Kane Cunningham - 2019 North Yorkshire Open Studios.
- Credit: Louise Downall
Kane Cunningham is an artist whose latest studio is located in the renovated Old Parcels Office in Scarborough railway station. This month, he opens the space to the public as part of the 2019 North Yorkshire Open Studios. He spoke to Tony Greenway
I've always been an artist - although I used to teach, too, at Scarborough Tec (formerly Yorkshire Coast College). When I retired in 2017, I was finally free to concentrate on painting full-time.
What I knew I couldn't do, though, was paint at home because I'm a messy bugger. I needed a place to go to where I could turn the radio on, chill out and relax, have all my stuff lying around and think about things. It's important for artists to dispense with the outside world for a little while and get on with what they want to do. I'm no exception.
So it was great to find this building at Scarborough railway station. It was built in 1883 as a general waiting room for third class passengers with three other rooms for guards, carriage inspectors and cabmen. The building was also used as the station's parcel office for many years. The bit I'm in used to be the third class passenger toilets, which is why the walls are that sort of 'public toilet' brick yellow.
I love it because it's a space with a real sense of history; but what's really beautiful about it is the sunlight that floods through the windows in the early mornings. It's best suited to early morning painting. In winter I only have about five hours before the natural light goes. There's no electric lighting in here.
There's no heating in the studio, either, so it can be quite cold. I really like that, though, because I'm a landscape painter and a big part of the job is being able to fully experience the environment, the light and the temperature. I'm not a painter who's inspired by the sun and trees and sky. That's as boring as hell to me. What I'm interested in is the landscape's history, so I spend a lot of time finding out what it is I'm looking at and getting to know it. I paint in the landscape first and take photos; then I come back here and try to replicate the experience on canvas. I'll play around with perception by pushing things in the foreground further back or bringing things in the background further forward. There might be a mountain top or ridge that's recognisable in the finished work; but the rest is essentially an abstract response to my time in the landscape.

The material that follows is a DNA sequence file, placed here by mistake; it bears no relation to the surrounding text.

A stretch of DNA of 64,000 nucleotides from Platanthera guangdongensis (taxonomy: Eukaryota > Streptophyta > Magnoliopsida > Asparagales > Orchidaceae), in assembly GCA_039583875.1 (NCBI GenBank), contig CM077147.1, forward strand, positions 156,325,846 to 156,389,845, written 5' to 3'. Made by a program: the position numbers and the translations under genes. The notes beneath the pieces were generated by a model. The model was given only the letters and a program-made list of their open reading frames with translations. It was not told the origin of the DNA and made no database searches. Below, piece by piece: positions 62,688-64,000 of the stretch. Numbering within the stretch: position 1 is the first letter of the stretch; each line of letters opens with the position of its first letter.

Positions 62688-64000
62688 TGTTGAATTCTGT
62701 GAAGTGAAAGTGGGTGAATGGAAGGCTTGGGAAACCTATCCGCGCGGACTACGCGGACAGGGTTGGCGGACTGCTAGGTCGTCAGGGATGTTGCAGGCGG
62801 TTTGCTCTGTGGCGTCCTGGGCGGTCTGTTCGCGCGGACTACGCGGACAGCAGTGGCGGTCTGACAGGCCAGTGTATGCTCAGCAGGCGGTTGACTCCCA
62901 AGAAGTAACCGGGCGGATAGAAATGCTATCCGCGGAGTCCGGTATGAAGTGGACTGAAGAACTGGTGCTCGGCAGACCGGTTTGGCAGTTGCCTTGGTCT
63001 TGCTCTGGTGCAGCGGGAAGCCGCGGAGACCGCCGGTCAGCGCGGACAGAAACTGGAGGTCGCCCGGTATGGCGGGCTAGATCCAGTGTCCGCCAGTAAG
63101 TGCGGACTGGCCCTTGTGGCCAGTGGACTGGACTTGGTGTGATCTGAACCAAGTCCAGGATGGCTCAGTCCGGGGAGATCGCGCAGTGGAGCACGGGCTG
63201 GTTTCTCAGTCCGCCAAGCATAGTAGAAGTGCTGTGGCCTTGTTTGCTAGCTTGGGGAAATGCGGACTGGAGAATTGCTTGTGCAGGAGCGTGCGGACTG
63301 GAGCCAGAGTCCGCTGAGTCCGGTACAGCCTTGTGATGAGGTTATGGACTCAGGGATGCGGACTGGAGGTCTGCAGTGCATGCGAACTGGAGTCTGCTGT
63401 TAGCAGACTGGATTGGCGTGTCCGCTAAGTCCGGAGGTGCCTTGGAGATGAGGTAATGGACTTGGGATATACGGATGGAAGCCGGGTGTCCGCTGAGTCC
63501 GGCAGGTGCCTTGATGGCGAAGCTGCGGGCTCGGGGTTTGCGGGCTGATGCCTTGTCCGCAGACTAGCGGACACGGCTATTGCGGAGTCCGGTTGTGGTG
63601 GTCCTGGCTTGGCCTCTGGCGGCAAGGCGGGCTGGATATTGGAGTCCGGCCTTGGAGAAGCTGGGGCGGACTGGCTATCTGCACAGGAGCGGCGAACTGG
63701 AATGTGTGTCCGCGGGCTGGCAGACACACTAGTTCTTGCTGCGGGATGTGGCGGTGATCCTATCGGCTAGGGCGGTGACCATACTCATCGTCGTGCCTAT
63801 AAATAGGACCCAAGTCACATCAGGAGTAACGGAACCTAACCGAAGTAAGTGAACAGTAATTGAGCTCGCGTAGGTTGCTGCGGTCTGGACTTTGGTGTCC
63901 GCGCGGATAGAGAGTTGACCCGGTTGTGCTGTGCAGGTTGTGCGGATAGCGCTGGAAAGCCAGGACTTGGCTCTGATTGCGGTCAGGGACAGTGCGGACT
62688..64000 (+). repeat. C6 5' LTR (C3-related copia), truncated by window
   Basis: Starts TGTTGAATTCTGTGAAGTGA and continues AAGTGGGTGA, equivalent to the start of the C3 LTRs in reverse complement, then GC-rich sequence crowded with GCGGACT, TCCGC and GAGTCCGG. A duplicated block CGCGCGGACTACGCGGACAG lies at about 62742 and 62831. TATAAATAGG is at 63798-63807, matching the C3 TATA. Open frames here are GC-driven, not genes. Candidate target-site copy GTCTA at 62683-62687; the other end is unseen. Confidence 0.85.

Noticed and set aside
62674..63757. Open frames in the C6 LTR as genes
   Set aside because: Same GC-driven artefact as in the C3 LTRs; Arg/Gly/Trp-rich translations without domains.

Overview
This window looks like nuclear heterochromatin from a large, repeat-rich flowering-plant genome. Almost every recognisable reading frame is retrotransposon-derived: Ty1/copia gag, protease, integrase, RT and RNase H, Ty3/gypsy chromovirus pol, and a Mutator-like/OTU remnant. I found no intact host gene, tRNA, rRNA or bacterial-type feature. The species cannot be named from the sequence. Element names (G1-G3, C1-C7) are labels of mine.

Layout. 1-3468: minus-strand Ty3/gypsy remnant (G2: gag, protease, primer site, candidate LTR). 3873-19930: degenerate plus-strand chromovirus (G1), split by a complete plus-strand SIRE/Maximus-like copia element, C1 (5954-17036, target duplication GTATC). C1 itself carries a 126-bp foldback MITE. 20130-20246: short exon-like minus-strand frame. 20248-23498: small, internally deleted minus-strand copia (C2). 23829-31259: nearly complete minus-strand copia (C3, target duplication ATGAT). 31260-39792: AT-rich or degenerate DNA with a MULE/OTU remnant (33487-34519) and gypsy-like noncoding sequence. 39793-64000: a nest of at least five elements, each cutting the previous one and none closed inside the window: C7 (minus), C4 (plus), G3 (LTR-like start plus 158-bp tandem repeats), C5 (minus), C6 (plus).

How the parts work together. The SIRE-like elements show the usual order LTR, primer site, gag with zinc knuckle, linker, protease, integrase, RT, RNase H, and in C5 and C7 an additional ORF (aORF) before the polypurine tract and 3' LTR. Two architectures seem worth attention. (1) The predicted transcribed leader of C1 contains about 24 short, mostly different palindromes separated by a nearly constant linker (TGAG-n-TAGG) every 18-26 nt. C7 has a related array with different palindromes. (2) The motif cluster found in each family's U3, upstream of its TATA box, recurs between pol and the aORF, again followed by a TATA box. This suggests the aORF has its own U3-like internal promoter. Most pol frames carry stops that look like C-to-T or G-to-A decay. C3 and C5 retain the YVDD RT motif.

This isn't my first studio. I used to paint in the baiting sheds on Scarborough pier, which I liked because of the smell of the sea and the sounds of seagulls. After that I became famous for having a studio in a house on top of Knipe Point in Scarborough. The view there was to die for, because you could see right across the bay towards Bempton Cliffs. The building wasn't safe, though, and the council put a demolition order on it. It was about 15 feet away from the edge of the cliff when I first bought it. When it was knocked it down it was about two feet away from the edge.
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All three studios have been special for different reasons and affect what and how I paint. For instance, someone noticed that elements of yellow have started to creep into my work. Whether that's a direct influence of the yellow bricks, I'm not sure.
Being in the station means I hear the sound of the trains coming every 30-40 minutes. You can set your clock by it. I love that sound. It builds and builds until I hear the brakes and the noise of the train pulling into the station. When a steam train comes in, that's a different sound altogether - and if I have the doors open I can see the engine and the billowing smoke. I find it relaxing and it makes this space special. When people come here to see exhibitions or visit as part of the North Yorkshire Open Studios, they're amazed by the studio and fascinated by it, because it's part of railway history.
North Yorkshire Open Studios involves more than 100 artists on June 1st, 2nd, 8th & 9th. For full details visit nyos.org.uk